Sunday, 16 June 2013

Science: Make a compass

This is the simplest way to make a compass that I've found...

All you will need is...

  • A washing up bowl
  • water
  • sticky tape
  • a circle of Styrofoam, we used the one from pizza packaging (such a good excuse for pizza)
  • a bar magnet with the north and south poles marked on it.

All you have to do is stick the magnet onto your Styrofoam circle then fill your bowl with water and let the circle of Styrofoam float on top as in the photo.  You will notice that the circle will turn one way then the other until it settles.  Once it has settled you will find your poles.
Here is another way to make a compass...
This time you will need:
  • A plastic bottle top (or a small circle of Styrofoam or cork will work too)
  • A needle
  • A magnet
  • A bowl
  • water
  • Double-sided sticky tape

Don't ask me why there's a permanent marker in the photo above, you do not need it.

First you put a bit of your double-sided sticky tape on the bottle cap like so...

Then take off the backing.

Then you need to make your needle into a magnet.  You do this by rubbing your magnet across your needle in one direction, from the eye of the needle to the point of the needle (never back again) like this...

Then take your pin and stick it to the sticky tape on the plastic cap and place it in the water...

Then let it go...
It will spin about for a bit but eventually point you in the direction of North!

Why does this work?

No matter where you stand on Earth, you can hold a compass in your hand and it will point toward the North Pole. How completely cool is that!  Say you are the middle of the sea, you are looking all around you and all you can see is water, to top that, due to a overcast weather, you can't see the sun.  How in the world would you know which way to go?   You use a compass!

A compass is an very simple device.  A magnetic compass which is the sort we have made here consists of a small, lightweight magnet balanced on a nearly frictionless pivot point. The magnet is generally called a needle. One end of the needle is often marked "N," for north, or coloured in some way to indicate that it points toward north. On the surface, that's all there is to a compass.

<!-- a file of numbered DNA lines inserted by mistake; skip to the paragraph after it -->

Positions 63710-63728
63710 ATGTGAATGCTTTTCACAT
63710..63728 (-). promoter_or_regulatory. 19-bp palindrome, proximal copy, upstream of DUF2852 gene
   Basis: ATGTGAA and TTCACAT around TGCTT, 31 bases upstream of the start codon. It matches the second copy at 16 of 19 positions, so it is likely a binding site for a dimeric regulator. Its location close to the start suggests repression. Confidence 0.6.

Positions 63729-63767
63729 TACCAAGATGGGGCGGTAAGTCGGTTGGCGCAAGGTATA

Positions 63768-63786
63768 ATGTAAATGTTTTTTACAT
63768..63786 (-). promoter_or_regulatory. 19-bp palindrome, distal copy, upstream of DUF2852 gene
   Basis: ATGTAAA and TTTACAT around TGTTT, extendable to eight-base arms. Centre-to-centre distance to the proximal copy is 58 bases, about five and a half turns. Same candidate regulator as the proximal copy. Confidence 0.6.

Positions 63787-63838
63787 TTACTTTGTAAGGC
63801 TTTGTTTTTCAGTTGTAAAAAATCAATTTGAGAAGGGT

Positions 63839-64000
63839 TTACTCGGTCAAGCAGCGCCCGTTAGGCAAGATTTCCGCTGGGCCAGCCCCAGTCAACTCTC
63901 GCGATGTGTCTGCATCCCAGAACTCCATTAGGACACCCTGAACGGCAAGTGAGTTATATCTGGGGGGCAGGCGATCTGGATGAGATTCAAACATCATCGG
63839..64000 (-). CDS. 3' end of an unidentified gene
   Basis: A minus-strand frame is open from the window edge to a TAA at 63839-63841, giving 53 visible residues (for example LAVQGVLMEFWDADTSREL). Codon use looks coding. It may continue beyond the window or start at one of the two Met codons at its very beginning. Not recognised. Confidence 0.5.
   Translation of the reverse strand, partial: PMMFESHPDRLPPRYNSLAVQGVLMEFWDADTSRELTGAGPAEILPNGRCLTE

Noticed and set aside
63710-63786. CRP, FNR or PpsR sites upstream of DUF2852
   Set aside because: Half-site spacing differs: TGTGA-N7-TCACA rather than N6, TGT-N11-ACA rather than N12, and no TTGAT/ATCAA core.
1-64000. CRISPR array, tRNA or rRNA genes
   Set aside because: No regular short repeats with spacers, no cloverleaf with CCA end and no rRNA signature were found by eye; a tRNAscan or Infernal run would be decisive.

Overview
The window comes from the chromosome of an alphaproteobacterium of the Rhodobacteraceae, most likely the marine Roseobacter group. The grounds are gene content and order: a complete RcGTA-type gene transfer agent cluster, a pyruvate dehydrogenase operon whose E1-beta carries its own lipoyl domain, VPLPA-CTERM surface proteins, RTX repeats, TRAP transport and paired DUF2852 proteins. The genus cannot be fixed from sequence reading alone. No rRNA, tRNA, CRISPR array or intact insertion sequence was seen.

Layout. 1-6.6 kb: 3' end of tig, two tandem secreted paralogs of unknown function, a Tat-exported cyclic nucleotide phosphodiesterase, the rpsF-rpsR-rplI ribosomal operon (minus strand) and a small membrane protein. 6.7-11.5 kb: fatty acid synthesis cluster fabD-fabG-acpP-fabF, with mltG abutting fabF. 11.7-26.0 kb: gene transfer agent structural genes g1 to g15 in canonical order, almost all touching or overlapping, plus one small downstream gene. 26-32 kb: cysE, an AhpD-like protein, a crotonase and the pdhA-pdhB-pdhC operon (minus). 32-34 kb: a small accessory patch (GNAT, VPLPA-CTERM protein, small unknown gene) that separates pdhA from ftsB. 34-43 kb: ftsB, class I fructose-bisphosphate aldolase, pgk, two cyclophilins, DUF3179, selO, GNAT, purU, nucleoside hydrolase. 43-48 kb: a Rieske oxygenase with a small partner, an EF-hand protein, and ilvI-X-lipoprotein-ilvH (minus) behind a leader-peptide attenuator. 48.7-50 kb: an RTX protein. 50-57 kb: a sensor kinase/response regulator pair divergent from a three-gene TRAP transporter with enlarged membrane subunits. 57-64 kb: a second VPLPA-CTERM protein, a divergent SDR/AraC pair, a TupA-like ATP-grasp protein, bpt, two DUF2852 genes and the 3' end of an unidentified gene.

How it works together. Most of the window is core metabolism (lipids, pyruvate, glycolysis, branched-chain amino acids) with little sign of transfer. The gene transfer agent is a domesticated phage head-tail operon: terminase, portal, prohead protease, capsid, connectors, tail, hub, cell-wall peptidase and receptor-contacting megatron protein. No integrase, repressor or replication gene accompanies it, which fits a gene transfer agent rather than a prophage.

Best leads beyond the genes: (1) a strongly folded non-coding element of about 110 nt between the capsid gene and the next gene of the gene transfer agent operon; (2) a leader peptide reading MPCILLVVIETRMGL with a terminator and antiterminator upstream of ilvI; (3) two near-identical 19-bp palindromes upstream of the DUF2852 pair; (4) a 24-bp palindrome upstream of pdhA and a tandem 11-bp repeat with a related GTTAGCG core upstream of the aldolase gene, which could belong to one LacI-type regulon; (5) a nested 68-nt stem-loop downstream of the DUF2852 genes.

The reason why a compass works is more interesting. It turns out that you can think of the Earth as having a gigantic bar magnet buried inside. In order for the north end of the compass to point toward the North Pole, you have to assume that the buried bar magnet has its south end at the North Pole, as shown in the diagram above.
If we think of the world this way, then the opposites attract rule of magnets would still apply and therefore cause the north end of the compass needle to point towards the North, reaching out to the south end of the bar magnet within the earth.  This is what makes our compass needle point toward the North Pole.
Another interesting fact about how a compass works is that the bar magnet inside the earth doesn't run along the Earth's rotational axis as we see in the diagram.  This off-linement with the rotational axis is called the declination, a line that changes a little depending on where you are on the planet.
The magnetic field of the Earth is rather weak on the surface. this is because the planet Earth is 7918 miles in diameter, so the magnetic field has to travel a long way before it has an affect your compass. This is why the compass needs a lighweight needle with a frictionless bearing (hence why we use water in a bowl).
If you want to learn more about magnets or try some other experiments you can check out my science page here.

1 comment:

  1. Magnetic compass adjusting and plotting of deviation card.
    Magnetic compass surveys are carried out and large errors are corrected on site, with remnant errors, a deviation card is issued which needs t be displayed on board vessel.